In undertaking the apportionment exercise under s35(1)(a) CLA, His Honour considered that it was appropriate to consider the same matters as with determining contribution between joint / several tortfeasors under s5 Law Reform (Miscellaneous Provisions) Act 1946 (NSW). That is, the relative culpability and causal responsibility of each tortfeasor or wrongdoer.

As Lotteries had been responsible for the introduction of the procedure for cancellation of tickets, and had failed to follow it own verification process, the Court held that it was 90% responsible for the plaintiff's damage and that the newsagent was 10% responsible. As such, the plaintiff obtained separate judgments (exclusive of interest) against Lotteries and the newsagent for $1.8 million and $200,000.00 respectively.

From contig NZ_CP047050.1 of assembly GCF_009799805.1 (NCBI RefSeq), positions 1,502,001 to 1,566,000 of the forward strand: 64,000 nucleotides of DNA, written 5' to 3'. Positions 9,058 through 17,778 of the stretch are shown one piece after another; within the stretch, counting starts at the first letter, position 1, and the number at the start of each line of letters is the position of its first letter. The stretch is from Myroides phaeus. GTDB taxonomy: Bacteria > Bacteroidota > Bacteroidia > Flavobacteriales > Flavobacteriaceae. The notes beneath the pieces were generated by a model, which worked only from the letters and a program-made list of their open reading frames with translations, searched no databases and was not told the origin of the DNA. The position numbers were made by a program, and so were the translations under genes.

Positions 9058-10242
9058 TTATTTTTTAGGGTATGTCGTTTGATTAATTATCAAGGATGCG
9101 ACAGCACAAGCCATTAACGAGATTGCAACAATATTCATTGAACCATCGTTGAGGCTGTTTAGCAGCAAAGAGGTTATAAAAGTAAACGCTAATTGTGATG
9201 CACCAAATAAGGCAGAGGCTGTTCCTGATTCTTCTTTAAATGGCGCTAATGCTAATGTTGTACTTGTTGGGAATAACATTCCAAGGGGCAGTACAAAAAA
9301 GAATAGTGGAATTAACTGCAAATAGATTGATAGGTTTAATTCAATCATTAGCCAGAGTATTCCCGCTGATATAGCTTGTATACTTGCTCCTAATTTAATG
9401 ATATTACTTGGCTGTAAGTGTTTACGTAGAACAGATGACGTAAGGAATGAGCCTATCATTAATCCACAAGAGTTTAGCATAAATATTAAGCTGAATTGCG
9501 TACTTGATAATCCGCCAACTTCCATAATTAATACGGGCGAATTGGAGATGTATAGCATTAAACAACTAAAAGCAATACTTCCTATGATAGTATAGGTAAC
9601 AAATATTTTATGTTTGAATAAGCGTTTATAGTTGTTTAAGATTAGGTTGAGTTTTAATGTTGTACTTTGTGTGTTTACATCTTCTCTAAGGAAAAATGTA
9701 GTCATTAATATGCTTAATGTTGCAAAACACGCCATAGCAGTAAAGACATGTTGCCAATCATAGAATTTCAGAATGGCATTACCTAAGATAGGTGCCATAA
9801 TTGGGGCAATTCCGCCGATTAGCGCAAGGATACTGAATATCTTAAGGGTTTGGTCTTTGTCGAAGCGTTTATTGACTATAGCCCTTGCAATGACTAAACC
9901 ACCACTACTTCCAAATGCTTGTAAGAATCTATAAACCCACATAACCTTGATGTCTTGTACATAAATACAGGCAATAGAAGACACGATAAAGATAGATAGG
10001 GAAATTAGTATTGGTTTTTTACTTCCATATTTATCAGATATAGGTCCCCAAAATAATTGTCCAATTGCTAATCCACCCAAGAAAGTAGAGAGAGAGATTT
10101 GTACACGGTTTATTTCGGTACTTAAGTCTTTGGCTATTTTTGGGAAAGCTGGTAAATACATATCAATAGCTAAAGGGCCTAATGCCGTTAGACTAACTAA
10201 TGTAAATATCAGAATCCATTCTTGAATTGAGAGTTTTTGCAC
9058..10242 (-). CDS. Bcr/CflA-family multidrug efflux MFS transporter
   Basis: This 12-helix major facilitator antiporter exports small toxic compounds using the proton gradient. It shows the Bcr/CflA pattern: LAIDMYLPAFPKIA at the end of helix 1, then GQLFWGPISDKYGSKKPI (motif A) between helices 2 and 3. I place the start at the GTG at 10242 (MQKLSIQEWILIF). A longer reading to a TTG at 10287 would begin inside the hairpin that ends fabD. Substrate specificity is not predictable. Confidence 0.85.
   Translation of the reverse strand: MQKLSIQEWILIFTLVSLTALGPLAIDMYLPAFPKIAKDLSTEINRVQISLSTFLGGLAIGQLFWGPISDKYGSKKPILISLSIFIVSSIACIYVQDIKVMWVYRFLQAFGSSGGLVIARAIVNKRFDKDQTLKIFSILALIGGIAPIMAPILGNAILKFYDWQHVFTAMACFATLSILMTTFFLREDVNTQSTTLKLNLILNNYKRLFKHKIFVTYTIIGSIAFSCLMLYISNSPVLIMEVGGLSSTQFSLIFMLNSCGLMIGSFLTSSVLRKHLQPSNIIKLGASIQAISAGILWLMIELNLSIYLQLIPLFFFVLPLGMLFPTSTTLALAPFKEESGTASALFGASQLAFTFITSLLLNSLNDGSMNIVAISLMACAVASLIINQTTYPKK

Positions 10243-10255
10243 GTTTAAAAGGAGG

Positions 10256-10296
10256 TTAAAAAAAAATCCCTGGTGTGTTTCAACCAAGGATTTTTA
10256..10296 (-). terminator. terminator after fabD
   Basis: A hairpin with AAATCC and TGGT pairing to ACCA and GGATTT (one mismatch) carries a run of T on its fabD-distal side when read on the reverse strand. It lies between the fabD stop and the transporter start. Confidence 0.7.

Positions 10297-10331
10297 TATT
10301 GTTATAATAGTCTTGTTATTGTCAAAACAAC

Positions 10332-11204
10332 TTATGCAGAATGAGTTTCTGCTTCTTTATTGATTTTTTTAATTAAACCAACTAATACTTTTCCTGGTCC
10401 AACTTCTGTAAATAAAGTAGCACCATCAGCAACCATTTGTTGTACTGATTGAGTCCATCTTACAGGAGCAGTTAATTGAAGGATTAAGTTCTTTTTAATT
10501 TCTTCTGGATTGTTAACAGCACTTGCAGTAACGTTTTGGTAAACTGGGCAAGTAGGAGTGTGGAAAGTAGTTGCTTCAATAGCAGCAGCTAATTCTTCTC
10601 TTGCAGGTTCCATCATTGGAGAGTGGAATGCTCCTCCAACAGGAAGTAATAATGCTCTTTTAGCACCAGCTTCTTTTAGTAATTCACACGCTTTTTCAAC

Further, as the proportionate liability regime applied, neither Lotteries nor the newsagent could be required to contribute or indemnify the other under s5 Law Reform (Miscellaneous Provision) Act 1946. Consequently, the cross-claims between Lotteries and the newsagent were dismissed.


This first instance judgment suggests that the proportionate liability regime will have the broadest possible application to contractual claims, and will not just be limited to claims which are, or could be, pleaded as breaches of express or implied terms to take reasonable care. Whilst it is pleasing to receive some judicial guidance on the operation of the proportionate liability regime, it remains to be seen whether the broad application to contractual actions achieves desirable outcomes against intended contractual allocations of risk and the apparent ability to contract out of the regime's application.

The content of this article is intended to provide a general guide to the subject matter. Specialist advice should be sought about your specific circumstances.